The deals in SaaS businesses start with bookings. That is when accounting processes sets to roll. When a client books your product or service, he or she agrees to buy it.
It seems that now it is time to celebrate. Well, not so soon, it is only a beginning. When a client books it can be considered as signing a contract. This contract means that once the customer has your product delivered, he or she commits to paying for it. Hypothetically, if a customer has booked one year of using your product, you commit to providing him or her with an access to it for one year, and the customer commits to paying the annual price you charge for that access, let’s say $5,000.
But while you haven’t provide your customer with a product, hypothetically these $5,000 are still not yours.
So what can be considered to be a revenue, then? Revenue occurs when you provide your customer with the product or service they ordered. If a SaaS business uses a subscription model, this happens in several installments, e.g. on a monthly basis. For a booking with a value of $12,000 and monthly delivery over one year, this translates to a monthly revenue of $1,000. Your revenue reaches the full $12,000 at the end of the delivery term, in this case one year. This attribution of revenue comes from an accounting method called accrual accounting.
Accrual accounting records revenue and expenses when they are incurred, not when cash is exchanged. This method is used by most businesses, and can even be compulsory for some companies, depending on their nature and location.
In contrast to cash-based accounting, accrual accounting allows to get more accurate data on profitability. This is one of the main advantages of accrual accounting and the main reason it is important for management decision-making.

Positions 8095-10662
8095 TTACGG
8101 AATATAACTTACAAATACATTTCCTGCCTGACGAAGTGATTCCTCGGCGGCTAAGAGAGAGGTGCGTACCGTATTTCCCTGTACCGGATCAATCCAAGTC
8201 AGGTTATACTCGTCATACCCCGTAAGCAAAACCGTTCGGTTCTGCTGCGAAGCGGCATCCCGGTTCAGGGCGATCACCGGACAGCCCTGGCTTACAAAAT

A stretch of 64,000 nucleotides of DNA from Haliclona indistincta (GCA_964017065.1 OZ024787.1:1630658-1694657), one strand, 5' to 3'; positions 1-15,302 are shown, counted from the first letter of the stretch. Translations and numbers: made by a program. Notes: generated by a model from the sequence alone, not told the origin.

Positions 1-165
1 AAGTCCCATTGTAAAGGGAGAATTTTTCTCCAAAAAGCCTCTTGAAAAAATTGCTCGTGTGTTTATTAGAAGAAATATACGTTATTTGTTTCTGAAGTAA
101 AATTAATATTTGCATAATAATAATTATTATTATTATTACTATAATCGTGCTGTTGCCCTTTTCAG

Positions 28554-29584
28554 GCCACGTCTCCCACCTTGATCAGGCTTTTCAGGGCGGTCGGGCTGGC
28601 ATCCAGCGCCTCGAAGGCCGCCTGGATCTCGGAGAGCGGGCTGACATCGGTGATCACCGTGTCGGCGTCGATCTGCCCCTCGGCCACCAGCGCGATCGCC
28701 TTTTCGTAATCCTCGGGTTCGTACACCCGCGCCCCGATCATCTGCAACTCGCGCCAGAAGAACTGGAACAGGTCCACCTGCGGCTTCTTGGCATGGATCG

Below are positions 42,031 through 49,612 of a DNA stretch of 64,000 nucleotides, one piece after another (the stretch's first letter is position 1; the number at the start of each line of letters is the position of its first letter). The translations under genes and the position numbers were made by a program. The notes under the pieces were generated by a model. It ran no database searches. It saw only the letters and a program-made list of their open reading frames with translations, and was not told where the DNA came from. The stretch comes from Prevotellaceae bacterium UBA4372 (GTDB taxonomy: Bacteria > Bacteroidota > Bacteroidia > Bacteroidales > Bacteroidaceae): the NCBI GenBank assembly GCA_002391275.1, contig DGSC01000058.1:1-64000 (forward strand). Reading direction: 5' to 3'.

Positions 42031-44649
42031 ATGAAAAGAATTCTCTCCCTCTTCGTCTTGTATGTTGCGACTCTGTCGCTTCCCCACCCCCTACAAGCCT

CASH COLLECTIONS (OR BILLINGS)
Now, ladies and gentlemen, this when long-awaited moment comes! Watch out, cash is there. Billings can occur at any time and solely depend on the terms on which you and your customer have agreed. Usually, you charge your client at the beginning or the end of their contract, or at regular intervals throughout.
Do not forget that cash collections and revenue are not the same thing. Cash collection can occur before revenue, and vice versa. Even if you have received the cash from your customer, but haven’t delivered the product yet, you still have not realized any revenue.
MRR (Monthly Recurring Revenue)
MRR, or ARR (annual recurring revenue), technically, is not a part of GAAP. It is rather widespread and worth closer look.
Saas product expert Maksym Babych says that MRR / ARR tracks the revenue your customers have agreed to spend with you on a monthly or yearly basis. This means that MRR / ARR are more similar to bookings than any other GAAP metrics. They will also give you the most accurate data as to the current status of your SaaS business. Bookings and revenue are not able to give the same kind of information, since they will not allow you to see subscriptions to your products/services build over time in the same way.
Generally Acceptable Accounting Principles may seem to be hard to understand at first. But the information below will help you to deal with them. The accounting principles will ease a decision-making process.
Leave a Reply